The blackberry is an edible fruit produced by any of several species in the Rubus genus of the Rosaceae family. The fruit is not a true berry; botanically it is termed an aggregate fruit. The plants typically have biennial canes and perennial roots. Blackberries and raspberries are also called caneberries or brambles. It is a widespread, and well known group of over 375 species, many of which are closely related apomictic microspecies native throughout the temperate northern hemisphere and South America.

The blackberry fruit is particularly abundant in eastern North America and on the Pacific coast; in the British Isles and Western Europe. The bush is characterized by its usually prickly, erect, or trailing stems. The leaves usually have three or five oval coarsely toothed, stalked leaflets, many of which persist through the winter.

The blackberry fruit is an aggregate fruit that is composed of many smaller fruits called drupes. A drupe is a type of fruit in which the outer fleshy part surrounds a seed. Another example of a drupe is the peach.

There are two types of blackberries, erect and trailing. The primary difference is the growth habit of their canes. Erect blackberry fruit types have stiff, arching canes that are somewhat self-supporting. Trailing blackberries, also called dewberries in the East, have canes that are not self-supporting.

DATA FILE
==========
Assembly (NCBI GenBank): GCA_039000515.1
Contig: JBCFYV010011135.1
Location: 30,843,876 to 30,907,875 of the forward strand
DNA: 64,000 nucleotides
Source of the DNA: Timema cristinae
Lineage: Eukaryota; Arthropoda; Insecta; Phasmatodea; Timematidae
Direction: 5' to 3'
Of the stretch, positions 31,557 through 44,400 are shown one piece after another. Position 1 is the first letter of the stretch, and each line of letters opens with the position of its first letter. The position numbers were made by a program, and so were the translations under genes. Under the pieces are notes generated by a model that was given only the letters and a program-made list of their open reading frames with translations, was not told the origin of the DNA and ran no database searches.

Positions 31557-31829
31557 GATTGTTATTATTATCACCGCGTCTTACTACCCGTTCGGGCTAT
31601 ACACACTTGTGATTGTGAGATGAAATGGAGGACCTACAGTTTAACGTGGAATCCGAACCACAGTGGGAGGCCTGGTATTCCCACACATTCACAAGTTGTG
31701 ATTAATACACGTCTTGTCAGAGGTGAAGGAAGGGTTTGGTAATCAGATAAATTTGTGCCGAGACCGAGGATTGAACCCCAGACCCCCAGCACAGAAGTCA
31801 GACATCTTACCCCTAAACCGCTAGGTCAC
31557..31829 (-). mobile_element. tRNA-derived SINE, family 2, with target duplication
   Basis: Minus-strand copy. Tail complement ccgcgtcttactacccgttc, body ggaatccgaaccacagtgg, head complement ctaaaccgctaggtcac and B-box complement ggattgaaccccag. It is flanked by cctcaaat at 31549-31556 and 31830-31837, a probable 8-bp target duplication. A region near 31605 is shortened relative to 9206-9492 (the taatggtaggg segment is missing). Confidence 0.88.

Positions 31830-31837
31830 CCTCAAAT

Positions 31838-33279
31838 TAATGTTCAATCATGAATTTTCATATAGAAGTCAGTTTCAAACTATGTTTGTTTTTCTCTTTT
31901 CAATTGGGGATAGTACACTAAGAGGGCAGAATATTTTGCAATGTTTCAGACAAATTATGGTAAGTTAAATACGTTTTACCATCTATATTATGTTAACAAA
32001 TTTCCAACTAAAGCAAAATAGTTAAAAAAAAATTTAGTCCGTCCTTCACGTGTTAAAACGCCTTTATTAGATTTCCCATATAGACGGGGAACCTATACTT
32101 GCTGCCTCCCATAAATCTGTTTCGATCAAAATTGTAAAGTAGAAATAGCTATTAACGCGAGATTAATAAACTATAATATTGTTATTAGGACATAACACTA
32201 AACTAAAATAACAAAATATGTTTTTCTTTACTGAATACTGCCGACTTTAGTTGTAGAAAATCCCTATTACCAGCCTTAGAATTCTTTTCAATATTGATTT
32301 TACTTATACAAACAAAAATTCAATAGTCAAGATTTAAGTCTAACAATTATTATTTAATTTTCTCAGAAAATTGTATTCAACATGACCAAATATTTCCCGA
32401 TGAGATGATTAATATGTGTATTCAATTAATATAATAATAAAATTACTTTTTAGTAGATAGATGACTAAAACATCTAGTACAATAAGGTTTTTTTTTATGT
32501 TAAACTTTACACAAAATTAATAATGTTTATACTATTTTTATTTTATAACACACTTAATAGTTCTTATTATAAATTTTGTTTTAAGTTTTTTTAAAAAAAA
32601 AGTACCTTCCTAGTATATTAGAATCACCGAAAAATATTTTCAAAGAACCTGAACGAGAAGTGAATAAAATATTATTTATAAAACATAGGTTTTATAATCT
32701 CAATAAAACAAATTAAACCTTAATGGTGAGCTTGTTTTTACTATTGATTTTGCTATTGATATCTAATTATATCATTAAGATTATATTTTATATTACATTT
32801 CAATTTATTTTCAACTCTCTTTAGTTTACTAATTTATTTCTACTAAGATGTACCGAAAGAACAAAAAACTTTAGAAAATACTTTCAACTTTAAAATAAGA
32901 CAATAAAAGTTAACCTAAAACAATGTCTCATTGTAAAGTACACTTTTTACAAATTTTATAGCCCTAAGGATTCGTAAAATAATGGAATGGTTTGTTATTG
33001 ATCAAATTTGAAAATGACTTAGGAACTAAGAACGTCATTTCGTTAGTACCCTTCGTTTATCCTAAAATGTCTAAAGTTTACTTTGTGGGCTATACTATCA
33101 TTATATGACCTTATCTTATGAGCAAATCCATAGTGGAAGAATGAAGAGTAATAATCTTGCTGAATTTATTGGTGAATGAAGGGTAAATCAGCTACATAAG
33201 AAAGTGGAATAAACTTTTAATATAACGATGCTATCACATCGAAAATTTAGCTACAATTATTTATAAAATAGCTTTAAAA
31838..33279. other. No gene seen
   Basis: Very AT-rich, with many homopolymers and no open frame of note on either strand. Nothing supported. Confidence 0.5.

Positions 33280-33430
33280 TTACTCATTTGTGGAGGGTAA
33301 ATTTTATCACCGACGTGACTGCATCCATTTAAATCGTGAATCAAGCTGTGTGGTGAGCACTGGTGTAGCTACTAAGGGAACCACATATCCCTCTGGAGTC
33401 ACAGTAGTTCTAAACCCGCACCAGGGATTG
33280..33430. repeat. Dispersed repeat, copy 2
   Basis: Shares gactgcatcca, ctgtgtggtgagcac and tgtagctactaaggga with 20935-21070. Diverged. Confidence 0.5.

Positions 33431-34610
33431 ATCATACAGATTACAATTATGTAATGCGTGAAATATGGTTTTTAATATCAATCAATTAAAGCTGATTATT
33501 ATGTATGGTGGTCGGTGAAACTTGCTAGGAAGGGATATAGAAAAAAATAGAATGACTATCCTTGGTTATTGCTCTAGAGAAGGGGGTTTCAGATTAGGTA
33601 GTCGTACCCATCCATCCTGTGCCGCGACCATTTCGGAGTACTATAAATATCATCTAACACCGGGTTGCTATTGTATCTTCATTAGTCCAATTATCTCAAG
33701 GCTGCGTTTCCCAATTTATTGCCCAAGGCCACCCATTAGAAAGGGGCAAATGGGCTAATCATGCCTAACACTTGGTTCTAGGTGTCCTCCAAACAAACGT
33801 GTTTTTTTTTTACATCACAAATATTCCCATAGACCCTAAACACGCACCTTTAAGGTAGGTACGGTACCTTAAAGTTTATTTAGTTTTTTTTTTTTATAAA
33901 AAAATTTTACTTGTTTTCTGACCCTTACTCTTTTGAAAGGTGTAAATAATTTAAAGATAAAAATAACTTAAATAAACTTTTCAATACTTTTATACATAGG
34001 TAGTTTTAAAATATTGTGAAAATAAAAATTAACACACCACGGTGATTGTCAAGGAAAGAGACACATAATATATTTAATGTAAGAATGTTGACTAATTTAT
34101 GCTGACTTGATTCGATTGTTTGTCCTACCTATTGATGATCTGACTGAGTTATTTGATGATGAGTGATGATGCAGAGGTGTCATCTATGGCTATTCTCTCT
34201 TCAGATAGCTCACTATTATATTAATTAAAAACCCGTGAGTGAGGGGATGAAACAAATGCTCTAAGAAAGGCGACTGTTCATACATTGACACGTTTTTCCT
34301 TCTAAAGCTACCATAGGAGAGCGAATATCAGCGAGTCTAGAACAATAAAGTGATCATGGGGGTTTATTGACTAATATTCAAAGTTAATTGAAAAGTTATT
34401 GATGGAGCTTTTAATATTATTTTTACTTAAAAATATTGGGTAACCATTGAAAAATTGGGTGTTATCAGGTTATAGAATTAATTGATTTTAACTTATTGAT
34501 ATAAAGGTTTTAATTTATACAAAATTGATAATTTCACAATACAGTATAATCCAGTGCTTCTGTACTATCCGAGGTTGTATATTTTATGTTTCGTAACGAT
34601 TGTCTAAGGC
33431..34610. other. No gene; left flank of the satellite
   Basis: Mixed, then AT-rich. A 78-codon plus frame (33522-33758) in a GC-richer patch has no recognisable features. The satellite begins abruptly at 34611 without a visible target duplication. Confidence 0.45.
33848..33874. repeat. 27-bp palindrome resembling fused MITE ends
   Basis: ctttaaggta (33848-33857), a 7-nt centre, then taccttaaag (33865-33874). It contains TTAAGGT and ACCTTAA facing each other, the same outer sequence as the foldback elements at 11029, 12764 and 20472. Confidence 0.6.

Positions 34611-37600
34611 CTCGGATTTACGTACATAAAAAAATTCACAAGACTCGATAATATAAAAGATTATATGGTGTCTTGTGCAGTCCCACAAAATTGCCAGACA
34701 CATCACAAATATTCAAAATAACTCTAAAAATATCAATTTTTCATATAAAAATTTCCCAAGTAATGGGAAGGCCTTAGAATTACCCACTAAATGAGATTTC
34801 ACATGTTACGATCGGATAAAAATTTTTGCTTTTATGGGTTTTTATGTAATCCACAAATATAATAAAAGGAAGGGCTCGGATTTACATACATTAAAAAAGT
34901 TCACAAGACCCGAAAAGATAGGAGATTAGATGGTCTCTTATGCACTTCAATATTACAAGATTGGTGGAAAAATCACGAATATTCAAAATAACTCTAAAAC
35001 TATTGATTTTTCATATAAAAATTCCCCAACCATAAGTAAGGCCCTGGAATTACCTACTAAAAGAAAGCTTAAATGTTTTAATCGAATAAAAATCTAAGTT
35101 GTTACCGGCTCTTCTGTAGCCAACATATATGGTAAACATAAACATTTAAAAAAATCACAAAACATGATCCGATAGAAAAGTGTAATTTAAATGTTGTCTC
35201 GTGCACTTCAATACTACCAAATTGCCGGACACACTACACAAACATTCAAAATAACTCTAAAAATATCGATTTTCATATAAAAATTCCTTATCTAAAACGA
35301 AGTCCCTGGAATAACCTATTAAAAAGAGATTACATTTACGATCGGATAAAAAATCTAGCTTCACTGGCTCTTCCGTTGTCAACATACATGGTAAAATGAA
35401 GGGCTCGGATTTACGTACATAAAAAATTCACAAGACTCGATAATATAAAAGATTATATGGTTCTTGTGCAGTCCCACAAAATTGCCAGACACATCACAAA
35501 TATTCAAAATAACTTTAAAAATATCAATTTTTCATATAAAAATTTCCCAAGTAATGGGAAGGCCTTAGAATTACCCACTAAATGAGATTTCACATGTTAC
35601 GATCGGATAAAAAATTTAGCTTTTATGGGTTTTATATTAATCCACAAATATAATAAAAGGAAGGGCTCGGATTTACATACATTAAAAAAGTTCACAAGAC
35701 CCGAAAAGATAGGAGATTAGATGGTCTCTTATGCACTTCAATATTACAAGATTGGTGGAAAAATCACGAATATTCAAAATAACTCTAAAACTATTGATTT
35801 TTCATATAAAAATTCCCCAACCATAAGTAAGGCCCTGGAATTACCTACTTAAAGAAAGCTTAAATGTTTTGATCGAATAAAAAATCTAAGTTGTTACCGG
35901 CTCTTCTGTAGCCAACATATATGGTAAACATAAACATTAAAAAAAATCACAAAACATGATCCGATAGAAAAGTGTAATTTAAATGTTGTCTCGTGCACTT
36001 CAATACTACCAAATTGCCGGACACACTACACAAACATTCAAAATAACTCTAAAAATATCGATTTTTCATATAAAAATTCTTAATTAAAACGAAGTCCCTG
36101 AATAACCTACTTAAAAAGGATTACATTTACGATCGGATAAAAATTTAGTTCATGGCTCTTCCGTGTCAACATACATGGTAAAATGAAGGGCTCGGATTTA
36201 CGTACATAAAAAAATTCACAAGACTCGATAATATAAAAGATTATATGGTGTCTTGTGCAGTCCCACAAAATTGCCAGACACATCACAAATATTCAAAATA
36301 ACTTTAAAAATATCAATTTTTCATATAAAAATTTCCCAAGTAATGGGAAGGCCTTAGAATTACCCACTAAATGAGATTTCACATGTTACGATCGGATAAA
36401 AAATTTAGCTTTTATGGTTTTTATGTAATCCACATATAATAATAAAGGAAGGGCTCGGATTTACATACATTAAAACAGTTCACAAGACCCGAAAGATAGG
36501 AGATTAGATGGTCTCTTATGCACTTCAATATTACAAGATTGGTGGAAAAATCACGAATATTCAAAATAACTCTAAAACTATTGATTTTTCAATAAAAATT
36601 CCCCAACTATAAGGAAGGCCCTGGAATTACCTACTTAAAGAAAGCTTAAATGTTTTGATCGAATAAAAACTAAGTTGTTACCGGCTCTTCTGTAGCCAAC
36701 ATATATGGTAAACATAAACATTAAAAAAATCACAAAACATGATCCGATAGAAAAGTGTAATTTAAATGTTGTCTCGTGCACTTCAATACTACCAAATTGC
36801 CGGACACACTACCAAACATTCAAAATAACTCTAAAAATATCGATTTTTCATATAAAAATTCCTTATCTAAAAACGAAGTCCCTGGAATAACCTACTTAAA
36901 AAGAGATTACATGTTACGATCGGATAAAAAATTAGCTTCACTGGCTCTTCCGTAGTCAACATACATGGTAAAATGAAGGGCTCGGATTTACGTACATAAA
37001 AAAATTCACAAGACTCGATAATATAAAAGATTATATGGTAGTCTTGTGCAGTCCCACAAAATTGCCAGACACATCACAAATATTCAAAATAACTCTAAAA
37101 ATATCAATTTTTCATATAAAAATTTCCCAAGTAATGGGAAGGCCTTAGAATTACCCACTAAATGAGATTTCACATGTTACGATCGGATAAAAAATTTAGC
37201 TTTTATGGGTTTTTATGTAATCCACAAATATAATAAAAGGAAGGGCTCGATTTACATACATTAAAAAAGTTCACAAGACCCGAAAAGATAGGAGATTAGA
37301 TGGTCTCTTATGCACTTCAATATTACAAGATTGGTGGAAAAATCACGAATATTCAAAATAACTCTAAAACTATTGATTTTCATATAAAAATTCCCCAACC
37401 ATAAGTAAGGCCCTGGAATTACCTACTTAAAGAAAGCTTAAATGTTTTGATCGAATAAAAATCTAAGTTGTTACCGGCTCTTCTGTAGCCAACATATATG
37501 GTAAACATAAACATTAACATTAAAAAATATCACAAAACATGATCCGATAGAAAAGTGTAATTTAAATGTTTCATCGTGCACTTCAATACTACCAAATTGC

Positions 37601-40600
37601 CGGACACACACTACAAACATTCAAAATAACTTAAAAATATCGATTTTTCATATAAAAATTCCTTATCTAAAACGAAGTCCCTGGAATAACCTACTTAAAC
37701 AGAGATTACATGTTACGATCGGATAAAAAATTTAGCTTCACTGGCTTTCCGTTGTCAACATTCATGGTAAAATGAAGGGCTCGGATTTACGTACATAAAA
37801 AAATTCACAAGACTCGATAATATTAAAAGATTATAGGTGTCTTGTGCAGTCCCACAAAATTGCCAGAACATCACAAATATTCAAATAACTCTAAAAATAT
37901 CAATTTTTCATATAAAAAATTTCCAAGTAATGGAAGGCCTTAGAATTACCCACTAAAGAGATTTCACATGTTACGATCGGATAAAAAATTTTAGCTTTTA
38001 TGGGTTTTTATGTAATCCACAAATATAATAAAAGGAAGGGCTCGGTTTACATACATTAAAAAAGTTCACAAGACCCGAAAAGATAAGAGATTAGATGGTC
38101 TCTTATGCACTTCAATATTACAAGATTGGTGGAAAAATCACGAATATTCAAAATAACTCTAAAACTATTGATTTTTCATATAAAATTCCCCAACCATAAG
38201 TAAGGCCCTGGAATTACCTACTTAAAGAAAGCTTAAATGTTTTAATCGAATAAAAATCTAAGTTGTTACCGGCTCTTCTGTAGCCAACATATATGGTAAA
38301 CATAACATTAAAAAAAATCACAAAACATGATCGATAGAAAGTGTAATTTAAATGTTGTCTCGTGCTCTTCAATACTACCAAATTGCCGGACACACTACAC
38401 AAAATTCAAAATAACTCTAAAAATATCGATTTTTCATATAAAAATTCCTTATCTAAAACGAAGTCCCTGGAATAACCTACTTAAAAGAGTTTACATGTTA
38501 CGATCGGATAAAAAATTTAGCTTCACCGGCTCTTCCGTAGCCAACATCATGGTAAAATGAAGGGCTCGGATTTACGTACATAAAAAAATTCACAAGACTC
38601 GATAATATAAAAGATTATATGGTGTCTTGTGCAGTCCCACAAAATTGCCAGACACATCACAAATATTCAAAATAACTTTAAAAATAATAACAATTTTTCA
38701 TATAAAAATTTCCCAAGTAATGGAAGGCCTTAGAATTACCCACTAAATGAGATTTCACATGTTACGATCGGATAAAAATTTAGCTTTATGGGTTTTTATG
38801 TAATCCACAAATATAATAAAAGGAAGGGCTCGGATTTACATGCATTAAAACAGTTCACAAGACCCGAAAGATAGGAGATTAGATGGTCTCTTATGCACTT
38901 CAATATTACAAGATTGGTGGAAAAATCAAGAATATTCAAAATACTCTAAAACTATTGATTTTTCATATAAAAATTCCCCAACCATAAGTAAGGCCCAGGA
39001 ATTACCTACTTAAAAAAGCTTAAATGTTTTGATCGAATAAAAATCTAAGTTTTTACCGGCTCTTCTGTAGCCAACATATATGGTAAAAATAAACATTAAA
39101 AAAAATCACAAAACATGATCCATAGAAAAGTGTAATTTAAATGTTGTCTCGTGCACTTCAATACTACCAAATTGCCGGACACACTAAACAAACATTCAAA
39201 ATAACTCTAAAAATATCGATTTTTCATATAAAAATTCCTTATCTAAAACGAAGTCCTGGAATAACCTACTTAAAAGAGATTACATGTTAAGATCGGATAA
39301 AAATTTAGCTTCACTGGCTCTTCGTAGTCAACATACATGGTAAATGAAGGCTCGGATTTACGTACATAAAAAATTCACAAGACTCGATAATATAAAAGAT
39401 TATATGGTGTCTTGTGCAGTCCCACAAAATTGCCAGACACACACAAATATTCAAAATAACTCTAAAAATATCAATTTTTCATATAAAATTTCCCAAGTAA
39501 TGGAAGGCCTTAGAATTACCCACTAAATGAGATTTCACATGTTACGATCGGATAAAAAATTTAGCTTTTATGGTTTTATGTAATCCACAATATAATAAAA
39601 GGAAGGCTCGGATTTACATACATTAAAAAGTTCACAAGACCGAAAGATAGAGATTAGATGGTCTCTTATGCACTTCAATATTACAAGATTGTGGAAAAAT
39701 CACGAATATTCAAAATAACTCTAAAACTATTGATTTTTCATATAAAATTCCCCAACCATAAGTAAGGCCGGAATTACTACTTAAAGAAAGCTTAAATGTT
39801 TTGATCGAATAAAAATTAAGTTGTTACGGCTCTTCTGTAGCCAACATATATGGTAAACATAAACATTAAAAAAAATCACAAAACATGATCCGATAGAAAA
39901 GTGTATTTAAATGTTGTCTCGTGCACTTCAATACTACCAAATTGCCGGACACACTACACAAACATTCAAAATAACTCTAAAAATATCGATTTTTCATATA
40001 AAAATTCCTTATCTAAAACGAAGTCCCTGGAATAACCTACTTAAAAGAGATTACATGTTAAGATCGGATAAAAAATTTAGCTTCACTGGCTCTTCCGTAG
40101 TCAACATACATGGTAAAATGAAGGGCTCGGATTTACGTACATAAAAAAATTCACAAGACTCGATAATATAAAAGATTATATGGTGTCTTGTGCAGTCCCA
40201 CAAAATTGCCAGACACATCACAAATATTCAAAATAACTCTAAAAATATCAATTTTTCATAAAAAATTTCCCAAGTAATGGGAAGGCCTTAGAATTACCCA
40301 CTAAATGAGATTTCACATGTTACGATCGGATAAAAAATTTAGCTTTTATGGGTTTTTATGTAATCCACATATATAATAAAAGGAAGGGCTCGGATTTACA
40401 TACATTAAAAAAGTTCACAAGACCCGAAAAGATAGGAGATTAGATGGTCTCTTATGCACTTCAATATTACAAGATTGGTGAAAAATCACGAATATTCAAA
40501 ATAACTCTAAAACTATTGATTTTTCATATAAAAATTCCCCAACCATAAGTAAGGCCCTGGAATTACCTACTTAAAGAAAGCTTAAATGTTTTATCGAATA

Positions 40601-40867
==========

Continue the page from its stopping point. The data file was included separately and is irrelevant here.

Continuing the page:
Erect blackberries are more cold-hardy than trailing types. However, you can grow trailing types in colder areas if you leave the canes on the ground in the winter. All blackberries plants are perennial, with roots living for many years.

Blackberry blooms from mid to late June. Blackberry fruit start ripening toward the middle of July. They are small, green, hard, and sour at first, becoming larger, and when fully ripe, juicy and sweet. Ripe and unripe berries frequently appear on the plants at the same time. Everyone loves the delicious blackberry fruit, and blackberries of one kind or another can be found throughout the United States.

Health Benefits of Blackberries

New research is under way on the health benefits of blackberries. The blackberry fruit is known to contain polyphenol antioxidants. A polyphenol antioxidant is a type of antioxidant characterized by the presence of several phenoll functional groups. In human health these compounds, numbering over 4000 distinct species, are thought to be instrumental in combating oxidative stress, cardiovascular disease, and cancer.